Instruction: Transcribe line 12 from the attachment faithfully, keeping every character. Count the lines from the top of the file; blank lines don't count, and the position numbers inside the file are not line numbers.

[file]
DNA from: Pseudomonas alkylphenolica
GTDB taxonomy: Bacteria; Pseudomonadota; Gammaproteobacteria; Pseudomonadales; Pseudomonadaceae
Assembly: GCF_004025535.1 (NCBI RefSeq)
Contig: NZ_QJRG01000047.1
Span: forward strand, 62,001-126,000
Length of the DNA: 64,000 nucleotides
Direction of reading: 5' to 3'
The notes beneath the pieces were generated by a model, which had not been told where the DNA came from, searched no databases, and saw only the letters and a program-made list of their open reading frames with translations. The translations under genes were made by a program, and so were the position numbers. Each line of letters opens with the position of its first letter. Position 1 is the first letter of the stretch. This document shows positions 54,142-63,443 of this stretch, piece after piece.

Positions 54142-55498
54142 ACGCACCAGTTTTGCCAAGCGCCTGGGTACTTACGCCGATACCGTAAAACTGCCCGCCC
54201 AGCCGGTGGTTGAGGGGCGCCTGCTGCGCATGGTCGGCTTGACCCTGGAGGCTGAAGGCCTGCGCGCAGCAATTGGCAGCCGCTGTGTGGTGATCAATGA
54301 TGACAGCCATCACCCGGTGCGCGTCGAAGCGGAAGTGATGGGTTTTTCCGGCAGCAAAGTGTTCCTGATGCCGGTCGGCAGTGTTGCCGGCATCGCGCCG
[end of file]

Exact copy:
54301 TGACAGCCATCACCCGGTGCGCGTCGAAGCGGAAGTGATGGGTTTTTCCGGCAGCAAAGTGTTCCTGATGCCGGTCGGCAGTGTTGCCGGCATCGCGCCG